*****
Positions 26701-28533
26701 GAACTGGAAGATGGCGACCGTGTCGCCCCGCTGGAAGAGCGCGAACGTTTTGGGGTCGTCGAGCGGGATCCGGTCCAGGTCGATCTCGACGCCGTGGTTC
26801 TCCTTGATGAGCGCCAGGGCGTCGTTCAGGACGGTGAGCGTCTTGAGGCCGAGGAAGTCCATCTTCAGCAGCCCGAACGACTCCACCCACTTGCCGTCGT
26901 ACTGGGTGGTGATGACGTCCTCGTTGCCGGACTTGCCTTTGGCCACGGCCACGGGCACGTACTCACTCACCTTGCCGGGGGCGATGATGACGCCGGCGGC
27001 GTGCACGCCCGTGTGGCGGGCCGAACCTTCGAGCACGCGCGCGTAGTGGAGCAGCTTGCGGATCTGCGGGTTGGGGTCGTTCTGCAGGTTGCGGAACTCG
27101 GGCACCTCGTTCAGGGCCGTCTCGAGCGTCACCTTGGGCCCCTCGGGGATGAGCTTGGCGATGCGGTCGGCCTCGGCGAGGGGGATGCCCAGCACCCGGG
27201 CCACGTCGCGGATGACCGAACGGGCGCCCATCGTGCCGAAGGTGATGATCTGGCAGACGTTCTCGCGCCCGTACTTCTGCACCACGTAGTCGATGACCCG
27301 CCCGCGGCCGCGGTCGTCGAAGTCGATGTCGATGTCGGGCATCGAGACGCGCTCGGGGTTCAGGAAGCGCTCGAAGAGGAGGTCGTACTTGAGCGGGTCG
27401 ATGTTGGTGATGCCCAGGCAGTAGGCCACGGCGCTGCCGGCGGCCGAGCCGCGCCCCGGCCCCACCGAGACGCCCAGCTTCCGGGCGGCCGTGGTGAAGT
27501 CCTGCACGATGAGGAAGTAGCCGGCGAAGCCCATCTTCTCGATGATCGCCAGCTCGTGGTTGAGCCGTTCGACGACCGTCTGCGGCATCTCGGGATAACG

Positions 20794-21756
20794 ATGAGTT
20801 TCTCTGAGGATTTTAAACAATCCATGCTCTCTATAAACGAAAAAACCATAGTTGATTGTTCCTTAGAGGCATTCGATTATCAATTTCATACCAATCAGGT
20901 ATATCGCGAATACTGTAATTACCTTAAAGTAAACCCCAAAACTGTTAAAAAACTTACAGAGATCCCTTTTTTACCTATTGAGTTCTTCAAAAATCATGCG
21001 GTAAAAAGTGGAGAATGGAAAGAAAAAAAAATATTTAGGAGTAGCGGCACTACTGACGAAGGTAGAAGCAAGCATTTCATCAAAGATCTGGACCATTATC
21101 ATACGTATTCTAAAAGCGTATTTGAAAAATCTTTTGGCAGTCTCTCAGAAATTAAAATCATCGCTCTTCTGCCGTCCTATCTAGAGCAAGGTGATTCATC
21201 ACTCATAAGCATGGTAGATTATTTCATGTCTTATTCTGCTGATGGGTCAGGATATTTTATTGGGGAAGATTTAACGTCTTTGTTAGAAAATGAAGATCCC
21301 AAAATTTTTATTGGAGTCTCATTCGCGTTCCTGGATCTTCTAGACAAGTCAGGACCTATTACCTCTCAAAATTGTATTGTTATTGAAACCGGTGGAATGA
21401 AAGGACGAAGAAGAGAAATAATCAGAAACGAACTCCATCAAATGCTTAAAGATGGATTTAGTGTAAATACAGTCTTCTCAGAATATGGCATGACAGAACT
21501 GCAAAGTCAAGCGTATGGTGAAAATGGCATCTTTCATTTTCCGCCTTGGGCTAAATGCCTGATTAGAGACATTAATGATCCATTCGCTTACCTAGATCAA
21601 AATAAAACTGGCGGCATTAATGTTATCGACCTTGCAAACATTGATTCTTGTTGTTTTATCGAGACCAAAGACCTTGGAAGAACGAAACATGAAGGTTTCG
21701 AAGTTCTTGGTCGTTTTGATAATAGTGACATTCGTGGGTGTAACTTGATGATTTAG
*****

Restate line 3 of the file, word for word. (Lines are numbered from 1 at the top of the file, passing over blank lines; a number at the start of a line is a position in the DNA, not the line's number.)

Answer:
26801 TCCTTGATGAGCGCCAGGGCGTCGTTCAGGACGGTGAGCGTCTTGAGGCCGAGGAAGTCCATCTTCAGCAGCCCGAACGACTCCACCCACTTGCCGTCGT